Media Contact: Joanne Light,  jonilight3@yahoo.ca, 902-429-1571


SCHEDULE AND CONTENT OF 2018 TRURO MI’KMAQ TALKING CIRCLES

 

Catherine Martin

Hosted by Catherine Martin

B.A., Theatre Arts (Dalhousie U.), M. Ed., Media Literacy (Mount Saint Vincent U.) and Member of the Order of Canada and of the Millbrook Mi’kmaw Community in Truro is an independent producer, director, writer, facilitator, communications consultant, drummer and the first woman Mi’kmaw filmmaker from the Atlantic Region.

Mi’kmaq teachings understand human and ecological health are interdependent. Ego to eco-centricity improves fitness, wellbeing, direction and motivation.

 

Schedule of Events 

Wed., November 7 6:00 – 8:00 p.m.

Martin introduces“Keptekewiku” (frost month) to explore humans, the elements—water, air, earth and fire—and other species’ relations at a time when we may fear more anxiety for the winter to come.

Wed., December 5 6:00 – 8:00 p.m.

Martin introduces “Kesikewiku” (winter month) to explore relations in the dark and cold time. If we have an unstable climate, how does that affect species in winter?

Wed., January 9 6:00 – 8:00 p.m.

Martin introduces “Penamujuiku” (frost fish runs’ month) to explore relations when climate change disrupts other species and our own patterns of survival?

Tues., February 5 6:00 – 8:00 p.m.

Martin introduces “Apuknajit” (snow blinding month) to explore relations when we are blinded by the enormity of environmental and climate health issues and don’t know which way to turn. How can a respect for and understanding of Mother Nature help us?

2018 ACORN Conference – Building Bridges: Creating New Relationships in Agriculture

Are you passionate about organic and sustainable agriculture?

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The ACORN Conference a great opportunity for you to deepen your organic farming knowledge and network with people with similar interests. The conference is a three-day event that brings together farmers, researchers, processors, and businesses from across the region and beyond!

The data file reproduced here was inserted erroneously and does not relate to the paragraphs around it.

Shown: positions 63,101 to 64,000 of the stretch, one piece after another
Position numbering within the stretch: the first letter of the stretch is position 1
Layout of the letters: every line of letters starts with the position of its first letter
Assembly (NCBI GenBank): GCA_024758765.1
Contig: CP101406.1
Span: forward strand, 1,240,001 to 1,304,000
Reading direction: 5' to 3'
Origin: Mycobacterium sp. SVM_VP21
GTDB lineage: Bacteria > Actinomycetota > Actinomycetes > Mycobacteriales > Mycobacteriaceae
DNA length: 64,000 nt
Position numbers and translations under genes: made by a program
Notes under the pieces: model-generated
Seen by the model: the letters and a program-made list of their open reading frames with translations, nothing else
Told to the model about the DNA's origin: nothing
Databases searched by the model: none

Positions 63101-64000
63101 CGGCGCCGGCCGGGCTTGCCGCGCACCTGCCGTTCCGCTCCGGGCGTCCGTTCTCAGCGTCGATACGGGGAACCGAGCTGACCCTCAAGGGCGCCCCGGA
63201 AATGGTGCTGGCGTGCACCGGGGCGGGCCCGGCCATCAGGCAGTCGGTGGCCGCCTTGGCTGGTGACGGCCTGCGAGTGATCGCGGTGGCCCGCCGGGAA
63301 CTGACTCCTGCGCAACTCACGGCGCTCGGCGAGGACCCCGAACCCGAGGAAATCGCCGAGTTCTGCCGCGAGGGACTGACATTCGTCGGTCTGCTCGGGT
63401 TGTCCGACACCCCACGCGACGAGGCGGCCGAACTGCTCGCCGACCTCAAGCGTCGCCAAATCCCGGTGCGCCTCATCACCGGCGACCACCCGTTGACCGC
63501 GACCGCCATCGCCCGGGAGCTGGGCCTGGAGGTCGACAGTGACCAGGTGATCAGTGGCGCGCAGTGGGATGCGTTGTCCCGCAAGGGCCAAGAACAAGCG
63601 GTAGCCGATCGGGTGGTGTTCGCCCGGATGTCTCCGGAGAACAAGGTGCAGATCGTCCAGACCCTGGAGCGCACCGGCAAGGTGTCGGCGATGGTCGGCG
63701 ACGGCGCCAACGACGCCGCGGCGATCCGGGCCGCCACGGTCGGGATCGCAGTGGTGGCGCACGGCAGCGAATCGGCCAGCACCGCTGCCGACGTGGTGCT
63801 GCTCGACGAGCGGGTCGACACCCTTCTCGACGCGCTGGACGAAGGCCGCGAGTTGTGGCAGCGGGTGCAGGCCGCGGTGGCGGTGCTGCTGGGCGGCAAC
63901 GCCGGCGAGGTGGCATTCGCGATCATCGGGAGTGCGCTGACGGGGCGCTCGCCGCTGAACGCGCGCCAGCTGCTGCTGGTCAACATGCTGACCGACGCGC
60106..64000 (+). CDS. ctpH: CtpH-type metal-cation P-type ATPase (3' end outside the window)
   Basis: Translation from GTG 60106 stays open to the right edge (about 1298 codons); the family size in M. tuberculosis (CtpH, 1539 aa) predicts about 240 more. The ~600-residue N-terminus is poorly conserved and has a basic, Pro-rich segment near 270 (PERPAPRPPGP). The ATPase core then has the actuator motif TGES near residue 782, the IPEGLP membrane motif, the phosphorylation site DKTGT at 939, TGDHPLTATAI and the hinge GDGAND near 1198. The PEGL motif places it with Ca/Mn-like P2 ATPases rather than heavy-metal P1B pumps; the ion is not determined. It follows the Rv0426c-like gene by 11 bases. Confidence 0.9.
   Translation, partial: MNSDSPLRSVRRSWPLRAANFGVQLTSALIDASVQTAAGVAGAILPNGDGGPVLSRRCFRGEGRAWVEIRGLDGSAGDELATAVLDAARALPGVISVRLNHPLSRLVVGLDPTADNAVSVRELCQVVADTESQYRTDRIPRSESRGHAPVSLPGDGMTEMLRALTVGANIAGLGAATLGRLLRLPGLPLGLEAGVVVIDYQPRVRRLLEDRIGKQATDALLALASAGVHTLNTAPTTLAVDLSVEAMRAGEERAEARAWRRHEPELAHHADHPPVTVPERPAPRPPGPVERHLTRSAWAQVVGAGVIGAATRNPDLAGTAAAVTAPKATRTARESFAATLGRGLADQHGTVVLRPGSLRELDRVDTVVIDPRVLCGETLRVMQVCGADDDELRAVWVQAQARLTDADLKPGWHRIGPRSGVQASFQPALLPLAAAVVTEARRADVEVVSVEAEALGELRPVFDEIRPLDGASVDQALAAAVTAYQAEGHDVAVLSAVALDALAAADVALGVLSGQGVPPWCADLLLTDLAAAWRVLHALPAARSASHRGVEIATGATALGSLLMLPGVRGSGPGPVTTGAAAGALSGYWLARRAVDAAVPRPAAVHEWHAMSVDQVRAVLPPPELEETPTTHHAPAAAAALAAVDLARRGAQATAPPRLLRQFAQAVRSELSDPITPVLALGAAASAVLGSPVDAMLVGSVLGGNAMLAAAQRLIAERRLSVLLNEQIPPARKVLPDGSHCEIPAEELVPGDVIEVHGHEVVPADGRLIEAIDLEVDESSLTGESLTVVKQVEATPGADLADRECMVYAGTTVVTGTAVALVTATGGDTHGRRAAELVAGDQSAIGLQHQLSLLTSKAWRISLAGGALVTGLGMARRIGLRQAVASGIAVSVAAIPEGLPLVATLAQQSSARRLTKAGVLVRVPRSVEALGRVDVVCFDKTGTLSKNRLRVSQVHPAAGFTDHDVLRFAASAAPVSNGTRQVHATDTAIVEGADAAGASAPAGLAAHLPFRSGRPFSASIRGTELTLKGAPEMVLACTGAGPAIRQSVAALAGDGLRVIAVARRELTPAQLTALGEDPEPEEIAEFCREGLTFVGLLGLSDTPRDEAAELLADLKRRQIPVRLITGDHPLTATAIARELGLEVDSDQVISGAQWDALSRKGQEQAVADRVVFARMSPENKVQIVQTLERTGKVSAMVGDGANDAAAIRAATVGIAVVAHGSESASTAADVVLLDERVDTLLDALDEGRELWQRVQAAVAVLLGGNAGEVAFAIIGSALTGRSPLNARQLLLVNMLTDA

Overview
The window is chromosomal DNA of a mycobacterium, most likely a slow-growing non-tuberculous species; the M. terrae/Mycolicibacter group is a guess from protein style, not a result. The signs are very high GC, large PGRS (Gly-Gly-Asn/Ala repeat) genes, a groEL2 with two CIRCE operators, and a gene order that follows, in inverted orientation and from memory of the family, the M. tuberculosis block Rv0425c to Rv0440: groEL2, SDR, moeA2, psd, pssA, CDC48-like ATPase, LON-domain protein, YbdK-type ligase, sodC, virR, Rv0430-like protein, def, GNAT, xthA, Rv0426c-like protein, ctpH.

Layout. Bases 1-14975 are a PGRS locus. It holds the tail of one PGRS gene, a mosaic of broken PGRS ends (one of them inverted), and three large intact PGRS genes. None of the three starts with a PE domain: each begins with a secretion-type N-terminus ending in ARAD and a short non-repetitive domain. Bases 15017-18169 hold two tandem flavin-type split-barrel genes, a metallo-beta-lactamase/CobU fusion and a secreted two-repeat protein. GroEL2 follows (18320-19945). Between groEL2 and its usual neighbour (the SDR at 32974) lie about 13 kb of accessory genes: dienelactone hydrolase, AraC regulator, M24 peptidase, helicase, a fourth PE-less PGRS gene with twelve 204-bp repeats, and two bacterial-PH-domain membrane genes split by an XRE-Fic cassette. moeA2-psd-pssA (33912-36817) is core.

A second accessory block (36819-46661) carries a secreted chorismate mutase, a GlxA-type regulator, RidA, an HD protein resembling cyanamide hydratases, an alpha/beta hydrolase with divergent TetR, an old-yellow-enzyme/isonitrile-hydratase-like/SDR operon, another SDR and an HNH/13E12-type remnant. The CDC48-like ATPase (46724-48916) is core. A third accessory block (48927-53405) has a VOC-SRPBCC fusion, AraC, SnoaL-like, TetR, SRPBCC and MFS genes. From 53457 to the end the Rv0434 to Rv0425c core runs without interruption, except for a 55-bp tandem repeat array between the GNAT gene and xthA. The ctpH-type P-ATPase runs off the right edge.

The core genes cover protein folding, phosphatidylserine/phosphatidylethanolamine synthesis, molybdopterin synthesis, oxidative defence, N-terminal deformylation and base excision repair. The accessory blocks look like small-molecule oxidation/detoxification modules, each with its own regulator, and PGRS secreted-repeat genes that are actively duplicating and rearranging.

This year, you will have the opportunity to learn about sustainable livestock management, soil health, farming in changing climate, on-farm water security, seed to seed farming, and more!

 

Register before November 14 here: 2018acornconference.eventbrite.ca

 

We look forward to seeing you November 26-28, 2018 in Charlottetown, PEI.

A Short but Sweet Chapter in the Long Journal of a Climate Activist

This fall, in my seventh year as a volunteer climate change lobbyist of a “little power pony” called Citizens’ Climate Lobby Canada, I asked myself: “Do I have the resources and energy to go to Ottawa for the third time to once again lobby MPs, Senators and aides for a revenue-neutral price on pollution? Back home three or four others and myself had spent hundreds of hours of the last seven years meeting with all but two of our Nova Scotian MPs and many MLAs, leaders of political parties, people in the faith, business and government policy bureaucrat communities, as well as hundreds of fellow citizens to get for Nova Scotians, especially low and middle income households, a fair shake if and when we would begin to price carbon pollution. That could only happen with a system where the revenue collected on a steadily increasing cost of fossil fuel products would be given back as rebate cheques to the citizens.

 

I looked at my bank account and said: “I just can’t do it.” Then I did something I’ve rarely done, I asked my fellow citizens for help to get to Ottawa and stay with a billet for four days. Donations of $250 from a city councillor, $210 from four fellow climate activists and $100 from a faith community came in over the next few days. I felt so supported in a government climate that had mostly ignored what we had been saying for so long. It was one of those times when you feel all warm and fuzzy like when you fall backwards into the interlocked arms of a group in one of those group dynamics’ trust exercises. I can’t thank those five individuals and one church body enough for catching and catapulting me to Ottawa.

 

I was about to face an intense four more days in the long journey of a citizen of a democracy where, despite evidence that we, the people, have little sway in the matters that affect us (compared with oil executives and those in their back pockets), we feel compelled to act tenaciously with patience and discipline (a motto a very smart businessman told me that is the creed he lives by ‘TPD,’ he calls it) to “be the change.”